BEVERLEY (UNITED KINGDOM) - Morag, an imposing Highland cow with a caramel coat, ambles out of the main shed at Dumble Farm in northern England and stands ready to meet her guests.
Visitors have travelled from far and wide to the farm near Beverley in east Yorkshire, not to buy milk, yoghurt or cheese, but to enjoy a cuddle with Morag and her companions.
Fiona Wilson and her co-farmers at Dumble Farm started offering the cuddling sessions in February when it became obvious that economic difficulties of modern dairy farming had become untenable.
"Some people like to engage with dogs or cats or horses and other people find that cows are the animals they want to be with," Wilson told AFP.
"People are coming for a wellbeing point of view. That anxiety relieving-ness of being with animals is almost like a therapy."
- Horn of a dilemma -
Dumble Farm's owners looked to diversify because a sharp fall in the price of milk and high inflation was crippling their dairy farming business.
Economic hardship has forced farmers to leave the industry in their droves for decades.
According to a House of Commons Library research brief, the UK had 196,000 dairy farms in 1950. By 1995 there were just 35,700.
Lower milk prices and rising energy, fuel, feed and fertiliser costs since the outbreak of war in Ukraine 20 months ago has been a nail in the coffin for many more.
In its latest survey of major milk buyers, the Agriculture and Horticulture Development Board, which represents farmers, estimated that there were 7,500 dairy producers in Britain in October 2023.
For Dumble Farm, flooding in six out of the past seven years was an added challenge, leaving the farm under water often for months at a time.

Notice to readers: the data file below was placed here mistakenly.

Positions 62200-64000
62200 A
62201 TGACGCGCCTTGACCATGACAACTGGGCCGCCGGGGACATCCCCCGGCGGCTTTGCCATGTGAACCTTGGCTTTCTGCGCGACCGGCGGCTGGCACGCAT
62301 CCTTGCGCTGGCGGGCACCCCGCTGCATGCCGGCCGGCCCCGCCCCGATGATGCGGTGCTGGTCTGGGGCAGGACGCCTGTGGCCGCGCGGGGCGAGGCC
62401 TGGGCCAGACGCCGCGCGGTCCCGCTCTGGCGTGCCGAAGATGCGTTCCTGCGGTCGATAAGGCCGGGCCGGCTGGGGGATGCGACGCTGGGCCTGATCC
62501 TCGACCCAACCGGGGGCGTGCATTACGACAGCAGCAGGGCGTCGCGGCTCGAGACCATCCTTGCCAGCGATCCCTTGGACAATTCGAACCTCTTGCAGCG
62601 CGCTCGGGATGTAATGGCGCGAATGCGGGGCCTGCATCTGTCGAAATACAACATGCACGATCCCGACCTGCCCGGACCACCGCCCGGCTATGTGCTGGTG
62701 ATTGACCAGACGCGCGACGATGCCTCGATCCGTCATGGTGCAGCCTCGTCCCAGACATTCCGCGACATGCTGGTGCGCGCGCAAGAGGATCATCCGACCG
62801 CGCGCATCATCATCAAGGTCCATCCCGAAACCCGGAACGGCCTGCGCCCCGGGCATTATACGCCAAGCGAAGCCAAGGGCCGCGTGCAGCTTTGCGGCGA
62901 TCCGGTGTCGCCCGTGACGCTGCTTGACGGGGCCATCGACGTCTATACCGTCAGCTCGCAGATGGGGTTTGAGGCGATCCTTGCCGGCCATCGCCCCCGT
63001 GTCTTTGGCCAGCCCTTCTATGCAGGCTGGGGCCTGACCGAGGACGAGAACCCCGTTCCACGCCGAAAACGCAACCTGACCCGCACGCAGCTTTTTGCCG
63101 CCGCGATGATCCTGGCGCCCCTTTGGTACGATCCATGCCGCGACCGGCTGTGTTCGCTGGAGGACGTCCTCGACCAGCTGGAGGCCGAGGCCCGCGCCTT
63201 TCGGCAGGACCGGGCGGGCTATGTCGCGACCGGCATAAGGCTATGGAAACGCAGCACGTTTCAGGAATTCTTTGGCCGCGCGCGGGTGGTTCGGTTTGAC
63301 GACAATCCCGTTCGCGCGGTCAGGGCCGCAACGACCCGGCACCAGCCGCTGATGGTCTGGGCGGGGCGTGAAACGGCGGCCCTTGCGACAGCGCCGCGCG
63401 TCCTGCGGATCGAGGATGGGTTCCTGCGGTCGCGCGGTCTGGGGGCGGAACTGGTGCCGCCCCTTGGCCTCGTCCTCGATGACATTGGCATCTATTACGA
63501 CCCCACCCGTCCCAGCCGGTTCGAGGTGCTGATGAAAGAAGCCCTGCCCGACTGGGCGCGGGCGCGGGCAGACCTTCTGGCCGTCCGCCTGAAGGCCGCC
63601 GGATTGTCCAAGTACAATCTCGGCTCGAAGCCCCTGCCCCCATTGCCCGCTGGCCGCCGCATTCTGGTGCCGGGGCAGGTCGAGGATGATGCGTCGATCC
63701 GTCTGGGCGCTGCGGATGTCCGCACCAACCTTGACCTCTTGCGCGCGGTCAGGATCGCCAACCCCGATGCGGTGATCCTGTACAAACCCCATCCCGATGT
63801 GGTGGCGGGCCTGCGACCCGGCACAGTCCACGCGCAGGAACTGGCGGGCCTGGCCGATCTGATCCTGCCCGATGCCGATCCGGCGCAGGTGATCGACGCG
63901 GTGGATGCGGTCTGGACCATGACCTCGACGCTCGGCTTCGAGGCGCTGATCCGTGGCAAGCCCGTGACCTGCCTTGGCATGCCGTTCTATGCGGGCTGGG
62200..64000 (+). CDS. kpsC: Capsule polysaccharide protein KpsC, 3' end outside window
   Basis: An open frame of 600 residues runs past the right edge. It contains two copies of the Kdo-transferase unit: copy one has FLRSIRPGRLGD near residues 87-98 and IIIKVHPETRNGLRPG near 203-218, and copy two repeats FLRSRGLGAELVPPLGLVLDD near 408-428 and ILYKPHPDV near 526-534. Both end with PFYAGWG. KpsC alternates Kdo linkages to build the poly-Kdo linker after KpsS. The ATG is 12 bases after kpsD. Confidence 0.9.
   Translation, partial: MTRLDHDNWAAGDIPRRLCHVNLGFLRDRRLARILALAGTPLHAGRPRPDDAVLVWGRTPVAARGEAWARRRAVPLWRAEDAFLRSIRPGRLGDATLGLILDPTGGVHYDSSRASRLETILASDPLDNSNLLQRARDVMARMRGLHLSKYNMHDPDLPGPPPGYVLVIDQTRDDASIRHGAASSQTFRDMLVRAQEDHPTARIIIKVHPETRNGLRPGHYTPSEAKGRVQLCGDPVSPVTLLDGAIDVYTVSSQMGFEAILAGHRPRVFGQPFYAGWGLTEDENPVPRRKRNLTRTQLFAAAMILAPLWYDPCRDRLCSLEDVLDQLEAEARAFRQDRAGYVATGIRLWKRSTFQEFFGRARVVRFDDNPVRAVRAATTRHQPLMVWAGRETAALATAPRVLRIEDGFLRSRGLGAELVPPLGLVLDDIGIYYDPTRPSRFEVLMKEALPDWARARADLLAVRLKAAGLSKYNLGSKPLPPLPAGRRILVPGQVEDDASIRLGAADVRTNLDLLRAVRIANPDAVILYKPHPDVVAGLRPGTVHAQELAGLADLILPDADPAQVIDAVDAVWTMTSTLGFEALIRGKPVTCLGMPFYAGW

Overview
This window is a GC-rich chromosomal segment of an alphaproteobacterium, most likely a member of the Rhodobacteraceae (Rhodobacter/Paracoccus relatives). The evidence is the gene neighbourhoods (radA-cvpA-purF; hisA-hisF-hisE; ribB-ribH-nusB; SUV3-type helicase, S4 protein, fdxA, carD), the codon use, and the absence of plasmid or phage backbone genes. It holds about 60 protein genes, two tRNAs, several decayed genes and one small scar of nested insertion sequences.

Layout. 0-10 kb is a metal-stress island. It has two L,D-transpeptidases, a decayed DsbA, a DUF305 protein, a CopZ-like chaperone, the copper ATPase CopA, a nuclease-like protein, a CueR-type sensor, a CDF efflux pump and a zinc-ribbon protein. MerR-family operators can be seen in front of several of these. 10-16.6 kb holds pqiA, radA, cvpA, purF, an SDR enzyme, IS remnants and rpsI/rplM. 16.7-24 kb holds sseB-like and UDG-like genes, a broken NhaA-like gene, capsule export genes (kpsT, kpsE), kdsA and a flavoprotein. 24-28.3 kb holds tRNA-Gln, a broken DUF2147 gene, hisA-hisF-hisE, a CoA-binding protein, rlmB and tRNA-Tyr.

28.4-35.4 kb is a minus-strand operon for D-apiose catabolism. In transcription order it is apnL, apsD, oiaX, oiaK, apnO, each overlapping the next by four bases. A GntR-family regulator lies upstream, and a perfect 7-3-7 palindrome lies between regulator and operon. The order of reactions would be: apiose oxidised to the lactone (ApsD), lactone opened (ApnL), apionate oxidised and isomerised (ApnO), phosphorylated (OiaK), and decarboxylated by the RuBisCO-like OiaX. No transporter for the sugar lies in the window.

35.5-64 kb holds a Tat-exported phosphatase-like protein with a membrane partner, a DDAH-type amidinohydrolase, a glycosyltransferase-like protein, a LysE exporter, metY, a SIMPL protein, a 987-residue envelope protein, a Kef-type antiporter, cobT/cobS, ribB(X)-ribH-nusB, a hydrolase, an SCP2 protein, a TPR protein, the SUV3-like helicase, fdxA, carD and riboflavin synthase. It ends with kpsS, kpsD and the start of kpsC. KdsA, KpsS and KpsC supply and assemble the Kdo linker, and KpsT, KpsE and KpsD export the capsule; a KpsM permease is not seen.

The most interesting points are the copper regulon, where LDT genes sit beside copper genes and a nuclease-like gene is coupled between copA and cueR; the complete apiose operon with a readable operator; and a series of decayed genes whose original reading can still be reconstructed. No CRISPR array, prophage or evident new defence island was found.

Wilson said she and her partners at the farm, who include her husband and brother, were working 14 hours every day of the year and losing money.
"It's impossible to live like that," she said. "There was just no future. We were just getting nowhere."
In January 2022, the farmers decided to diversify and sold off their dairy herd other than five cows that they could not bring themselves to leave.
"They were our friends really, with placid friendly natures," Wilson said.
"We thought maybe that we could try having a go at cow cuddling, just to earn a bit of extra money on top of our conservation scheme and also to engage people with what we were doing here."
The farm prepared the cows for months before inviting customers to come and cuddle them -- and the cows appeared happy to oblige.
"They are inquisitive animals. They are interested when people come down to see them," said Wilson.
- Udder bliss -
The experience, which also includes educational activities on conservation and sustainable farming, draws couples, families and cow lovers from across the country.
The pound sterling50 ($63) per person tickets sell out months in advance.
Inside the barn, dozing cows delight in having their chins scratched and their soft coats brushed by the paying visitors.
Steven Clews said he bought the experience for his wife who loves Highland cattle.
"I'm fond of all animals, especially cuddly ones, so being able to cuddle a big one is really cool," he said.
"They are so easy to brush," his wife, Emma Clews, said.
"I didn't think I would find it relaxing, but they are just so cuddly. It's very therapeutic."
When the sessions end, the visitors are herded outside the cowshed and into the sun where Morag awaits.
Morag raises her head to the sky as visitors brush and caress her soft furry chest, drawing smiles and hums of delight from her human companions.